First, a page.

Cloudy with a chance of SEVERE head winds

Apr 2, 2014

After taper week is -- RACE day!

The realization is always met with mixed emotions. "Did I train/hydrate/fuel enough?" 

Carb loading? Nailed it. 

Especially considering I hit up a Chinese buffet for lunch the day before (race day) and proceeded to eat all the food, and all the soy sauce. By this point my pants didn't fit, even a smidgen, so I rocked leggings like they were the finest of cashmere. 

My friend A and I carpooled so I woke before sunrise to get on the road, which, was fantastic. We live about 40 minutes apart (an the race was 40 minutes farther) so I was able to have my coffee, a little something to eat, and start fueling on the way. Something I never do -- leisure time, on race day, unheard of.

Neither of us had ever raced this race, so we got there with plenty of time to potty/stretch.

The race was a 5k + Half marathon, and was very small. We lined up with no issues and we off. The race went down the main road (blocked from traffic) and across this bridge. It's worth mentioning it was about 35 degrees out with a 20-30 mph head wind. Yep. 

After crossing the bridge (back into MO) we headed down the access road to a turn around point. It must be mentioned that the bike pacers were super attentive  with checking in to each racer through the whole race and handed out Twizzlers each time they passed. Doing an out and back course wasn't as tough as I thought (sans head winds).

When we crossed the bridge again (into IL) we hit our first of three water stations. Super nice people braving those winds. After that we did a long stretch on the road again, leading to the entrance for the levee, which, must to my legs dismay, we climbed (still heads winds). 

At some point my right hand went totally numb and I made the mental note to keep checking it and if it turned blue I'd flag a pacer down and tap out. But it didn't so I keep pushing. <--- I fully understand how insane that sounded.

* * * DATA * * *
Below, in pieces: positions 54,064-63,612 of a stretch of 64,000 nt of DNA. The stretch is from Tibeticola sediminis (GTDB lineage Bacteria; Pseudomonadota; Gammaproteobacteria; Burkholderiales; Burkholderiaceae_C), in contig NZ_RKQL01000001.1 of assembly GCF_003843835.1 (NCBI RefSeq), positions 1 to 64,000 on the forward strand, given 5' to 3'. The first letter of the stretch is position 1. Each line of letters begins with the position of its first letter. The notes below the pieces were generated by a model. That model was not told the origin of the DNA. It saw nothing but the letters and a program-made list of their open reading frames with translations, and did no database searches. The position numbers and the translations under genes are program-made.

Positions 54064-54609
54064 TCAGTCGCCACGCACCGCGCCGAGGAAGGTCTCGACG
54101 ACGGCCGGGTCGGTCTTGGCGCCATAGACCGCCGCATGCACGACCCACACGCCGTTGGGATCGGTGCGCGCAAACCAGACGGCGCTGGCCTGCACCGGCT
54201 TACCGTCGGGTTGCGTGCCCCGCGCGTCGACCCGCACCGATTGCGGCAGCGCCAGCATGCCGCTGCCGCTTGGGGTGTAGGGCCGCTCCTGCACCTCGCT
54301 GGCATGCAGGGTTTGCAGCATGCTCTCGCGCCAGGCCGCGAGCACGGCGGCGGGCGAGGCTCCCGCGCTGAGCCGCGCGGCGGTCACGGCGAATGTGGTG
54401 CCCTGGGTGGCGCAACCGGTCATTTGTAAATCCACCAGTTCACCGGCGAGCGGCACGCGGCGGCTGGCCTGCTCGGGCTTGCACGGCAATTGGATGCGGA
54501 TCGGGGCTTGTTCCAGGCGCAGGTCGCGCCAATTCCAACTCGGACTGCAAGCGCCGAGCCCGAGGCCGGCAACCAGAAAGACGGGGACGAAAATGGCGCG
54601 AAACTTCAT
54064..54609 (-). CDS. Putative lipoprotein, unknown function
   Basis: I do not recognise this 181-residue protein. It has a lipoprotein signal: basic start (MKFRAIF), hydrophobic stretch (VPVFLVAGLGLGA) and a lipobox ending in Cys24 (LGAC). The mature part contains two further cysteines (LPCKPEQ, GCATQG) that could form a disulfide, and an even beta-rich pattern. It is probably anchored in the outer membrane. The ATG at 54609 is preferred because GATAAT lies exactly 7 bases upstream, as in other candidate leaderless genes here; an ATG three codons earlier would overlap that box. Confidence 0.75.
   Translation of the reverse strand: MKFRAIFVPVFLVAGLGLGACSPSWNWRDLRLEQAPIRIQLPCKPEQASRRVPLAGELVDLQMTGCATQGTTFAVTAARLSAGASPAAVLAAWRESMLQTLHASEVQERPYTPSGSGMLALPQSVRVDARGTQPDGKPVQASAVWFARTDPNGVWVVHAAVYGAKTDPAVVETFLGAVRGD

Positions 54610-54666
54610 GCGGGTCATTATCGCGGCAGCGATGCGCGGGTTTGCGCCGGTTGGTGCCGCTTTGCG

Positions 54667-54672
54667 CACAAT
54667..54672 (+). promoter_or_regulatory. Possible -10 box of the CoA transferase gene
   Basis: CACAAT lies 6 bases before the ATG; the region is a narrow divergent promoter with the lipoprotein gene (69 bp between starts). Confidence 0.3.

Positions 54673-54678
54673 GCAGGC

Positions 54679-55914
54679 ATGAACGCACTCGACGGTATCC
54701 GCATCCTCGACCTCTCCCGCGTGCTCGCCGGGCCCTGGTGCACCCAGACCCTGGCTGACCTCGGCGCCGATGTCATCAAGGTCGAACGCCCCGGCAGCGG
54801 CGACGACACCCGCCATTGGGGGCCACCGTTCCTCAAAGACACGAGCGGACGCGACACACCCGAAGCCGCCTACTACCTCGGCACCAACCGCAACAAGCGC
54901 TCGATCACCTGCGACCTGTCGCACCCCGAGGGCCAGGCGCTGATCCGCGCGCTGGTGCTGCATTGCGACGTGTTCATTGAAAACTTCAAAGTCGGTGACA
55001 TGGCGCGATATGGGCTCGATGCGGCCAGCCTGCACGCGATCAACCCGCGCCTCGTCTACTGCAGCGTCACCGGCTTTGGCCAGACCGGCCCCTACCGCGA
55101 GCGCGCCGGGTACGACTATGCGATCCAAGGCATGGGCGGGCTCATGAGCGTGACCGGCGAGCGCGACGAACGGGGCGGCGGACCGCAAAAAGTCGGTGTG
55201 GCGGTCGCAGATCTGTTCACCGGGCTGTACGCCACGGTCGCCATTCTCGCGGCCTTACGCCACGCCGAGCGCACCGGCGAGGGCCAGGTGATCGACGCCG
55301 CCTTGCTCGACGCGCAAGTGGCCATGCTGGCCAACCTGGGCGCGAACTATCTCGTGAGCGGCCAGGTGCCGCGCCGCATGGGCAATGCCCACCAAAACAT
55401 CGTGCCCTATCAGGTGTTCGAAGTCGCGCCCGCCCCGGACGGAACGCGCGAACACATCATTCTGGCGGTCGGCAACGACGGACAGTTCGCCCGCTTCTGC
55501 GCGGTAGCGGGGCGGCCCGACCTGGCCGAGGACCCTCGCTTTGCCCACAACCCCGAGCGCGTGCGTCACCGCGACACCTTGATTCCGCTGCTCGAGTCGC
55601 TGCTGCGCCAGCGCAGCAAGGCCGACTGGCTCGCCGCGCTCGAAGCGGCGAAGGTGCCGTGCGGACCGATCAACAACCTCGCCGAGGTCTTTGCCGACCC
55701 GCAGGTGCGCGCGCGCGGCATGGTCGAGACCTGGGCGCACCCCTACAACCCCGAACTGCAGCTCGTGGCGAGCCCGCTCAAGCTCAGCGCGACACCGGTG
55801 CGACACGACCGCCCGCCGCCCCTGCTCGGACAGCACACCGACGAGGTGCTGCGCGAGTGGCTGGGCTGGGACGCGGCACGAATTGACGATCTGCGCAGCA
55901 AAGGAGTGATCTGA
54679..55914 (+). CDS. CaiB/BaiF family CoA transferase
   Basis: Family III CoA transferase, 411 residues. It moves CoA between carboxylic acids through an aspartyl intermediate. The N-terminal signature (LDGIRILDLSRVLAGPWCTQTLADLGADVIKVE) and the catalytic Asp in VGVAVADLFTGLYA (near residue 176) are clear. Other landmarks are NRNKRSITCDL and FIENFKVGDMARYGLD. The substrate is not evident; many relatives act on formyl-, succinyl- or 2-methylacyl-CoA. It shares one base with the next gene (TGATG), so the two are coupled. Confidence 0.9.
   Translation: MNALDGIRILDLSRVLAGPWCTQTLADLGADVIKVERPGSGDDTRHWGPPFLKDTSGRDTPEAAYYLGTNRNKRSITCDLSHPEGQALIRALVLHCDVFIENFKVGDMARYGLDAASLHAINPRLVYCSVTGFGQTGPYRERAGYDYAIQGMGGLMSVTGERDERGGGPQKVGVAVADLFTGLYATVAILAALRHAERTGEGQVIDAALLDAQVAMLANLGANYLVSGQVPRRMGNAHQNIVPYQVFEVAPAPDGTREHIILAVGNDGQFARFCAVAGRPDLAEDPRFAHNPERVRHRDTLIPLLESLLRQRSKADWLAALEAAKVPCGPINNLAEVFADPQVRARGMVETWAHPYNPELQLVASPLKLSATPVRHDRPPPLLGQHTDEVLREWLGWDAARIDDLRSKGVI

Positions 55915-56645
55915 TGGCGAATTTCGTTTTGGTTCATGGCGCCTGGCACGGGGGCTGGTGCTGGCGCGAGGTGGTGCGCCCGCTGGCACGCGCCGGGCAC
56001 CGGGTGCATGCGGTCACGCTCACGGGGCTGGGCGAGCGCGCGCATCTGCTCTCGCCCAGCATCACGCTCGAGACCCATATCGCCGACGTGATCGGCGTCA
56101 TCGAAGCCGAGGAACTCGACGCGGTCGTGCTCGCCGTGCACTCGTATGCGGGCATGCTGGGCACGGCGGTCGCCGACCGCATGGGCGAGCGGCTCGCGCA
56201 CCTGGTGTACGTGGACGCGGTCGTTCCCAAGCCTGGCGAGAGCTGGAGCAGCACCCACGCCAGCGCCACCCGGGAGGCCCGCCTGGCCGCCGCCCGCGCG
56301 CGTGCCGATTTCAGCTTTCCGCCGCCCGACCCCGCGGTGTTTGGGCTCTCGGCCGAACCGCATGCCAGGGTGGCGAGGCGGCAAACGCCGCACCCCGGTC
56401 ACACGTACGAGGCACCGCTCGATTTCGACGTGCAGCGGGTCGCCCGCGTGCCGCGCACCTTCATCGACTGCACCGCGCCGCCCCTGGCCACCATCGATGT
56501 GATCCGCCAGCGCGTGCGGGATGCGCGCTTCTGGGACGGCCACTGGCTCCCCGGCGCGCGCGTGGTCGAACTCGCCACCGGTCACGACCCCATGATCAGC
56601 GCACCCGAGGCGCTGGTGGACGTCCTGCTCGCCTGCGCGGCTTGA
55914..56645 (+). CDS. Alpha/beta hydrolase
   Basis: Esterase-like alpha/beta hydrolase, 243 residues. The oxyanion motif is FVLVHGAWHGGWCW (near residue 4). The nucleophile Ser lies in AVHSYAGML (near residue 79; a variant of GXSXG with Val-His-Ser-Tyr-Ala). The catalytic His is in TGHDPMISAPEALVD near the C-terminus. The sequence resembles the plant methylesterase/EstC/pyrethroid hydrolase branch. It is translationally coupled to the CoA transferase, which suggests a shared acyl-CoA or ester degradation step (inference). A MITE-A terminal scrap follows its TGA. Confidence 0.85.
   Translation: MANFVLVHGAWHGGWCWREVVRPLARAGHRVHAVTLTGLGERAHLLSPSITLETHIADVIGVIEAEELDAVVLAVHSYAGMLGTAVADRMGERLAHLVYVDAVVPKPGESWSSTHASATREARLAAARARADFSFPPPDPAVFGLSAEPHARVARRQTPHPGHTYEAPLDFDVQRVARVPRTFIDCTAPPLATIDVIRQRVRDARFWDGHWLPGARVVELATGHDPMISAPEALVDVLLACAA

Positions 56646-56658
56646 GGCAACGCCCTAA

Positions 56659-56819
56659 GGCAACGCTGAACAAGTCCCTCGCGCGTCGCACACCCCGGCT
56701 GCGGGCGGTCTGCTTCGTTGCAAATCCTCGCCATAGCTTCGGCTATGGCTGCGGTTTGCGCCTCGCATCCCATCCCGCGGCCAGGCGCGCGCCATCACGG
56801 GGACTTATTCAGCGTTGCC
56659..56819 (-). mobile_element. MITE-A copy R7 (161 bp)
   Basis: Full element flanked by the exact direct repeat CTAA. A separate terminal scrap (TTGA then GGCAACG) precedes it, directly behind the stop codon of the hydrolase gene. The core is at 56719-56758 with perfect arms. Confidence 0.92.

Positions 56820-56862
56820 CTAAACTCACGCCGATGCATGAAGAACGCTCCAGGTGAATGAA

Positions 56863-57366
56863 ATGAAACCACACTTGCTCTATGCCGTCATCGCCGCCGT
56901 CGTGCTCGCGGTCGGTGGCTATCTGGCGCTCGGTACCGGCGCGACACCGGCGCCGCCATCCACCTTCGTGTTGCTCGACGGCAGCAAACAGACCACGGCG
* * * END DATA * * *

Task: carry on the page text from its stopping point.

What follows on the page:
I started out the race steady, not too fast, but at a comfortable hard pace. The head winds were brutal. Running into the was miserable and discouraging, but pressing on, no matter how slow was more important than giving up because the race day conditions weren't "ideal". A and I paced one another at varying points which was great, and through the rest I focused on the basics: thanking volunteers, mental body check ins ("am I hurt", "can I push harder"), taking gels at each station (except the last one -- I always skip it), and rocking out to my race playlist. 

That was until mile 11 when my iPod crapped out and I panicked. At this point I had just surpassed any semblance of a PR so I put my head into the wind, sang to myself, and pressed forward. I learned many a race ago to empty my gas tank, and finish spent and feeling accomplished, even if there is no PR, but the sheer fact of persevering (great feeling btw). No regrets.

Saw the finish, dug deep and pushed as hard as I could against the wind, and crossed the finish line, proud of myself, the training I put in, and the effort I put forth.

Official time: 2:27:47 (results and photos -- here)

Bib: 995
Time: 2:27:47; age 21/24; gender 88/122

Grabbed my medal and H20, turning around to get a shot of A crossing the finish line. 

First race of 2014, done. 

Please excuse my haggard expression and man shoulders...

Checked my phone and saw this (and this) -- gah I love her...

Once in the car (heat on HIGH) I saw my hand. Twice its size and numb.  Awesome.  Took a full hour to regain full range of motion. But I attest to my stupidity in not bringing gloves because it was 35 at the start. Plus I still have my hand. Everybody wins.

After a shower M, a friend and I headed here for brunch. With cocktails. Mimosa first (always), followed by a Parisian. Which was a delightful detour from my wine/champagne norm. Even though it was made with champagne :)

I had the brioche french toast with a side of  "all the bacon", and we split the beignets. Look familiar? #iknowhatIlike

Overall thoughts:

Race was small (202 in the half), so the tiny details (address to start for out of towners), course map (only available by request), water stations only had water -- left a bit to be desired. Having said that, race support was friendly, packet pick was beyond a breeze, traffic was averted so I felt safe running, and it was (despite the severe headwinds -- which they warned us about) a race I'm glad to have the chance to run. 

Next up: ORFB2 and RNR Nashville!

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  1. Congrats on your first race of 2014, Marcia!

  2. Yay! Someday I'll be ready to run with you again :). I'm back up to a whopping 2 miles. Getting back in the groove though

    1. Absolutely! Hey, two miles is better than nothing -- you'll be back in no time.


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